If you have not deliberately done something wrong, you are looking at a bill for tax, plus interest, plus possibly a penalty. Even if you have acted deliberately (which is fraud), HMRC prefer to get money out of you than try to send you to jail. In cases of fraud, they have never prosecuted someone who came forward and voluntarily disclosed what he had done wrong. And only Special Investigations and Criminal Investigations Officers have had the training to ensure that they will not jeopardise a prosecution, so it is unlikely that an enquiry from anyone else will have such an outcome.
Who is the letter from?
If it is headed “Special Investigations”, don’t try to deal with it yourself, especially if it says, “we suspect you of serious fraud”. Get help. Although that may be costly, it will save you a lot of grief. If it is from someone else and you don’t want to pay an accountant, you can probably handle it yourself. But if you want to be your own tax advisor and are going to rely on HMRC to explain the law to you, you need to realise that their published advice is not always right, particularly if your facts are a little out of the ordinary.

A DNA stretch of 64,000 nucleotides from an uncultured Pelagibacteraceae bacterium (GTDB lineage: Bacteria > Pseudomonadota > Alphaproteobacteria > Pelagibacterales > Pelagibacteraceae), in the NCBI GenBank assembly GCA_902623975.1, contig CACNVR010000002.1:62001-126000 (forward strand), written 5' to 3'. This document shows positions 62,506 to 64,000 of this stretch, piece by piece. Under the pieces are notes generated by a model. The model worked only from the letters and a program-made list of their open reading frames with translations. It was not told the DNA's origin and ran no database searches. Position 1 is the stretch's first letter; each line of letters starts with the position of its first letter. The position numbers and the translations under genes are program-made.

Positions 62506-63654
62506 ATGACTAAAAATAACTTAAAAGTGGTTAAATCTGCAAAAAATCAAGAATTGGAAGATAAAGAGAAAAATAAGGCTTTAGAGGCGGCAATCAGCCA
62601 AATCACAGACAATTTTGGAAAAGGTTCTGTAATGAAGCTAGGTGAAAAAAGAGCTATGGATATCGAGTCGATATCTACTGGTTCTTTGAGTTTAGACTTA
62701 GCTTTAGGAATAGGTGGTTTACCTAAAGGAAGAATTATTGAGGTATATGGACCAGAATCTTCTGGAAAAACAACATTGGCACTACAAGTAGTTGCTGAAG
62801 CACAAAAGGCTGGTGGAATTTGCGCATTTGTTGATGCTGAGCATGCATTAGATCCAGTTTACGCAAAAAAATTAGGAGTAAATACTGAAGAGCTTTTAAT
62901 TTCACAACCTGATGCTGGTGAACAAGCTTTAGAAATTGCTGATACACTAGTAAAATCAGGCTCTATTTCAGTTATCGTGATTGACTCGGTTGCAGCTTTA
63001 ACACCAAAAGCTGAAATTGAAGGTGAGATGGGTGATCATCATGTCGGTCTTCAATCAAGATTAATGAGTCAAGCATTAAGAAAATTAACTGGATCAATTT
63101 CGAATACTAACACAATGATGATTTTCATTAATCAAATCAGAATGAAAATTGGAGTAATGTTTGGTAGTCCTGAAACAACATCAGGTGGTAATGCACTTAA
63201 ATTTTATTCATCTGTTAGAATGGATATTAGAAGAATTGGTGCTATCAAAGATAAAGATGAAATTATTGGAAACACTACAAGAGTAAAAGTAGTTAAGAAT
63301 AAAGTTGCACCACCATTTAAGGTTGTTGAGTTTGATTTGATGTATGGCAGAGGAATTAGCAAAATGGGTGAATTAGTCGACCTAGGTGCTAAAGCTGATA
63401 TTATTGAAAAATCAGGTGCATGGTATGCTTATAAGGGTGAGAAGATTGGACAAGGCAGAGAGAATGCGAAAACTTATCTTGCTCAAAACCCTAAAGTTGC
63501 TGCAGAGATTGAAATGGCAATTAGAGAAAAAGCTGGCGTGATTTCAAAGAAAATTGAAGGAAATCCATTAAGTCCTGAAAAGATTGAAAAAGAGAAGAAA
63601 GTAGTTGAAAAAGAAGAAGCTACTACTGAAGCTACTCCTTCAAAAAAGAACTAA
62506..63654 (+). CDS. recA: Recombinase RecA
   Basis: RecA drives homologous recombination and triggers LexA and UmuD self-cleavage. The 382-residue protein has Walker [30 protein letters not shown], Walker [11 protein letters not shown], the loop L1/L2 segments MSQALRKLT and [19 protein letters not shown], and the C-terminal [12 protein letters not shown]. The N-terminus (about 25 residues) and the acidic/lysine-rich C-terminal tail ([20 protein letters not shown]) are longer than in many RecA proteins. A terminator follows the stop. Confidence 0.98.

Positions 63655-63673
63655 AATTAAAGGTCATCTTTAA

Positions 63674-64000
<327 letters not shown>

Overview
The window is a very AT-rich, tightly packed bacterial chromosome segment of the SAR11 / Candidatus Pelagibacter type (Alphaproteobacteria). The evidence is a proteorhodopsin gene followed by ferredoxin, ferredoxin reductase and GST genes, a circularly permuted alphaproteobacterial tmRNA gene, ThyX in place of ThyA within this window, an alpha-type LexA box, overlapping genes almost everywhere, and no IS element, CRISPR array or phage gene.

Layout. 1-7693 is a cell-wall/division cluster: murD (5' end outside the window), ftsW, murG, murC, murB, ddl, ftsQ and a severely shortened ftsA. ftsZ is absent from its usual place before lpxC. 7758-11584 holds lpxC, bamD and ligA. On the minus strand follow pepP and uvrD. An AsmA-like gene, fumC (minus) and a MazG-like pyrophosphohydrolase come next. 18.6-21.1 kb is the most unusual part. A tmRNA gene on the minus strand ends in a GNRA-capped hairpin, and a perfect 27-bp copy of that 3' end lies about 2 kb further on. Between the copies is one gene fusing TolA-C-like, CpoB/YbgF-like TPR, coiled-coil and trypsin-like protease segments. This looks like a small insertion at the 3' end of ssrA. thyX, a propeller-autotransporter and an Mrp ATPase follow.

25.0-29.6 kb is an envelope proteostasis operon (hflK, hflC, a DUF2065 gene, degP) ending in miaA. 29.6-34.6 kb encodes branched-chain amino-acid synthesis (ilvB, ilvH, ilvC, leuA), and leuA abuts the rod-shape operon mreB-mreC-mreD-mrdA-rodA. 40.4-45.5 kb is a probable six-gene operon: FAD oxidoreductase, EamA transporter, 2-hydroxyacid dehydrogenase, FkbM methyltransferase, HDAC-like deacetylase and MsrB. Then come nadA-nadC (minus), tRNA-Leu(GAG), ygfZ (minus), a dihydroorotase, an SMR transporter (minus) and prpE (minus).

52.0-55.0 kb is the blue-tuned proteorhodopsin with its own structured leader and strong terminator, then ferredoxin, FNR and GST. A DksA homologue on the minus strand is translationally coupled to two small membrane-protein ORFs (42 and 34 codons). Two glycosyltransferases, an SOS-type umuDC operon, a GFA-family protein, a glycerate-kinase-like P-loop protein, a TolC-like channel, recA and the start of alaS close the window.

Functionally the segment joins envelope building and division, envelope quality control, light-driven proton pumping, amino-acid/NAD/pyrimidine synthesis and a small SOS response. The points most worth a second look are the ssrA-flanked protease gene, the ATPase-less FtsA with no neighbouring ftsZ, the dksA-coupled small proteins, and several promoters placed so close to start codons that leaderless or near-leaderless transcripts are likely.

If you’ve done something wrong, admit it
And if you’ve got other things wrong that HMRC haven’t asked about, admit them too. If they discover something in a couple of years’ time that you tried to hide last time round, they are likely to be very tough.
Don’t get too worried if the letter sounds aggressive
HMRC are not great at writing letters. In particular, although they seem to like the words “require”, and “need”, they actually have little power to require anything. They also often raise the spectre of penalties at an early stage and hold out an olive branch that if you co-operate these will be reduced. Co-operation doesn’t mean doing as you are told. It comes from the Latin for working together. It means not obstructing HMRC or ignoring their letters or creating long delays.
If HMRC want a meeting or want to speak to you on the phone, remember that they have no right to do either
That is not to say don’t speak to them, but rather to realise that if you choose to meet or call, you are volunteering to do so and as such can call the shots. If you would rather not speak to them, don’t. Standing on your legal rights is not non-co-operation. You are entitled to ask them to put their questions in writing. However, you should then respond relatively promptly.
Share this story